The 2020 the Four Roses Kentucky Reggae Festival (presented by Bath Fitter) has been postponed to a later date owing to COVID-19. However, the coronavirus simply cannot prevent the Jamaican Jerk Marinade (with chicken) recipe featured herein.
Due to COVID-19, we are still working on confirming dates for the Four Roses Bourbon Kentucky Reggae Festival presented by Bath Fitter. We will keep you updated as we get closer to an official date.
Certain foods bring more to the table than just their good taste. Some foods evoke a range of sensory connections that tie us to experiences and memories. For me, when I eat the foods of the Caribbean, I see again the deep blue sky over the white sands that hug the blue-green waters, I hear the happy laughter of the people who have come to love living by that warm sea, who create rich art and music out of their long-established culture.
(Originally published in the Summer 2010 issue of Food & Dining)
I first experienced Caribbean life and cuisine when I was in the Navy. One of my best discoveries was the vibrant taste of street food, and jerk chicken is the street food that most re-connects me to the memories of life in the Caribbean.
Although a few restaurants in Louisville have jerk chicken on their menus, what we generally find locally pales in comparison to the dish I ate in the Islands. But happily, once a year I can find the dish made authentically enough to flood me with happy memories once more — at the Kentucky Reggae Festival.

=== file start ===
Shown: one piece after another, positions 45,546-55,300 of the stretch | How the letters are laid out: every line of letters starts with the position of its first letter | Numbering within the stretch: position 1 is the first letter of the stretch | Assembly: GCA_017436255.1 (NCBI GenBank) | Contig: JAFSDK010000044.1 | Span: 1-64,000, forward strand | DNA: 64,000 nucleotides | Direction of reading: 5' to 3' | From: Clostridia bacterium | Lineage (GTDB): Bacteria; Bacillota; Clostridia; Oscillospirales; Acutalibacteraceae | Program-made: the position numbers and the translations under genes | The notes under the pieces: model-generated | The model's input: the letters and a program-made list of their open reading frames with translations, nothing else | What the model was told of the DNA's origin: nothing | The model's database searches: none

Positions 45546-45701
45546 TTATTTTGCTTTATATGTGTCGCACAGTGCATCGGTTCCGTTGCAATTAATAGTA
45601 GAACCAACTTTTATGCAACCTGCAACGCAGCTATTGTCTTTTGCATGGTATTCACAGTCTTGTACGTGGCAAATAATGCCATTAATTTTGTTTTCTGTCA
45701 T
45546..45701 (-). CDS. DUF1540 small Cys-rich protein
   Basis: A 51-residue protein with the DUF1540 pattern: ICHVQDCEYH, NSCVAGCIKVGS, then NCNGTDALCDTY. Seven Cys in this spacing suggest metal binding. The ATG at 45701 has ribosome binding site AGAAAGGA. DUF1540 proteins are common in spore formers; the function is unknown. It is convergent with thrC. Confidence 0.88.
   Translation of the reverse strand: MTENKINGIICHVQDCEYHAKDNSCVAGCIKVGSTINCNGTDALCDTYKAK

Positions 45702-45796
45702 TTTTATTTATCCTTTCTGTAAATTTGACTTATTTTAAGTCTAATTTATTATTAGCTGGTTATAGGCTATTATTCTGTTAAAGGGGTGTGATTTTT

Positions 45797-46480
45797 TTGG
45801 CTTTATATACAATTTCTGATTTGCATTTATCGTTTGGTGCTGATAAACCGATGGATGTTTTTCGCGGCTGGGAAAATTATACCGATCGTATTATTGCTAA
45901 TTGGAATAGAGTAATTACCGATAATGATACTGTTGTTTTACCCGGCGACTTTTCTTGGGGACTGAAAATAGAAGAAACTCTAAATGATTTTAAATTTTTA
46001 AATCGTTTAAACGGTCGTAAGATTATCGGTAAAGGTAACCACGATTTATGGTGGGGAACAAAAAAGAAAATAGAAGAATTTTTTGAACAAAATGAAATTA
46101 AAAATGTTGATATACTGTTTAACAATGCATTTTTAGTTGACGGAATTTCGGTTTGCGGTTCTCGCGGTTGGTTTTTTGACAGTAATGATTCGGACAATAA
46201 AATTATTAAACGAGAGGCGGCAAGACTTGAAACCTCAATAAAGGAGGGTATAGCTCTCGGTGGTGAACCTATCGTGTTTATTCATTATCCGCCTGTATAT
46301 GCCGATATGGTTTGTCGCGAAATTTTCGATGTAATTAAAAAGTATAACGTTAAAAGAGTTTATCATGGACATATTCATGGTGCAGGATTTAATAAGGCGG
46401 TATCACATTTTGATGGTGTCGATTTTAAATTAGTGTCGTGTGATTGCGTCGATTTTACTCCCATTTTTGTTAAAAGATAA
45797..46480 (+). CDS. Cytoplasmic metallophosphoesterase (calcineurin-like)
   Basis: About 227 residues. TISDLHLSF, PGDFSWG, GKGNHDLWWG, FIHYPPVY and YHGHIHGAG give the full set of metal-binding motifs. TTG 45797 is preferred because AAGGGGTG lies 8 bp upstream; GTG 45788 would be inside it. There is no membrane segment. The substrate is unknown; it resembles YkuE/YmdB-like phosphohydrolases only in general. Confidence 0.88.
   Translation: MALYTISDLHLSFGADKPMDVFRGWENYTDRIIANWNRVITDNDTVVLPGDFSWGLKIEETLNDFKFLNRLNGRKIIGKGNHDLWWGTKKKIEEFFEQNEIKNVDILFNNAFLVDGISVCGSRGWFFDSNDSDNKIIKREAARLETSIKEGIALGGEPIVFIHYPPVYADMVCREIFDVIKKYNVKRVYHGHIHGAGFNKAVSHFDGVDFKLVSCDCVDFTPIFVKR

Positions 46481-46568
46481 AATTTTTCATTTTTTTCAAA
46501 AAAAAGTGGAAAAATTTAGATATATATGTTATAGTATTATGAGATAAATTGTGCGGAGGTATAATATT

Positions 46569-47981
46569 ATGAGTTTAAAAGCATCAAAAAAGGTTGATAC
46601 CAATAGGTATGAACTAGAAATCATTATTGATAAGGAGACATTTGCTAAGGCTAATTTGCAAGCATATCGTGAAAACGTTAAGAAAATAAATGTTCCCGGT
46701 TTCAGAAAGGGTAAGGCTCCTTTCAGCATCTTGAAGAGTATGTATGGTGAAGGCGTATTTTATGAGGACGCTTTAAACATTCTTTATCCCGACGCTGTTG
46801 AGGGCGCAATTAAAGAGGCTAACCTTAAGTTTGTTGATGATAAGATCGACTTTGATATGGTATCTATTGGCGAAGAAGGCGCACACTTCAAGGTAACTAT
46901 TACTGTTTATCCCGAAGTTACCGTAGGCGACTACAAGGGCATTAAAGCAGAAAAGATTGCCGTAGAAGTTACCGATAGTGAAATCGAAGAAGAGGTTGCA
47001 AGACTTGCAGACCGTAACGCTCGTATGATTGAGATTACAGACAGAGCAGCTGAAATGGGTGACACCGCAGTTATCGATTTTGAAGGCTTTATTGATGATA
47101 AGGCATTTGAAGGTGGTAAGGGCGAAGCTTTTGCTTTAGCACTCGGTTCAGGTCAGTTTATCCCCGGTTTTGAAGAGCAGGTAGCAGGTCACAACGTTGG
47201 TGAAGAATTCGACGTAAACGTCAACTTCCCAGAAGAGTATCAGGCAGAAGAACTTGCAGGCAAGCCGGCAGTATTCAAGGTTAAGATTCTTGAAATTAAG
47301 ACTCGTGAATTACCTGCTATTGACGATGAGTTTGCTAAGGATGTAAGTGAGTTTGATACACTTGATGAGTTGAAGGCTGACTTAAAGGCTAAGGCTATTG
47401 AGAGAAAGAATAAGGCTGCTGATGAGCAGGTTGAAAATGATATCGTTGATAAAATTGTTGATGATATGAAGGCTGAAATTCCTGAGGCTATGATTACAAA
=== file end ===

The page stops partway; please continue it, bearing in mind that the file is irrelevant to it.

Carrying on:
One person responsible for cooking the 1100 pounds of supernaturally good chicken served at Reggae Fest is Harold Williams, who has lived in Louisville since he moved here in 1969. Since the 1980’s he and other members of the Jamaican Association of Louisville have cooked jerk chicken for the benefit of the Louisville public, first on the Belvedere for a variety of international festivals, and for the last 30 years at the Water Tower for the Kentucky Reggae Festival.
Jerk chicken comes from the Arawak Indians use of the Jamaican “pimento,” known here as allspice, which they use to season meat (traditionally wild pig) before smoking it. For anyone who has baked Christmas cookies, the amount of allspice in jerk sauce seems unconscionable, but its place as a savory seasoning is indisputable once you taste this recipe.
A variety of other influences and additions have resulted in a mix used to marinate the meat, including the hottest chili peppers known to man (Scotch bonnet), green onions, garlic and other tropical spices, including cinnamon and nutmeg.
Jamaican Jerk Marinade
1/2 cup ground allspice
1/2 cup brown sugar
6 to 8 large garlic cloves
4 to 6 Scotch bonnet peppers
1 tablespoon ground thyme (or 2 tablespoons thyme leaves)
2 bunches green onions
1 teaspoon cinnamon
1/2 teaspoon nutmeg
Salt and pepper, to taste
2 tablespoons soy sauce
Combine all ingredients in a food processor and blend until smooth. This sauce will keep a long time refrigerated.
To use the sauce, rub about a third into the meat (dark meat chicken is preferred but pork shoulder is an option to be explored) and refrigerate overnight. If you’re using pork shoulder, score the fat and rub it in. Use a third (or so) of the marinade to baste the meat as it cooks. Reserve the last to serve with the meat after it has cooked.
Jerk is cooked low and slow, like traditional barbecue, not grilled like steak or chicken. Keep the heat at 250 degrees or so, and keep the top on the grill. (You can cook it in a pan in a low oven also. If you do, keep the juices from the meat, mix in more jerk seasoning and serve as “sauce” over meat and rice.) F&D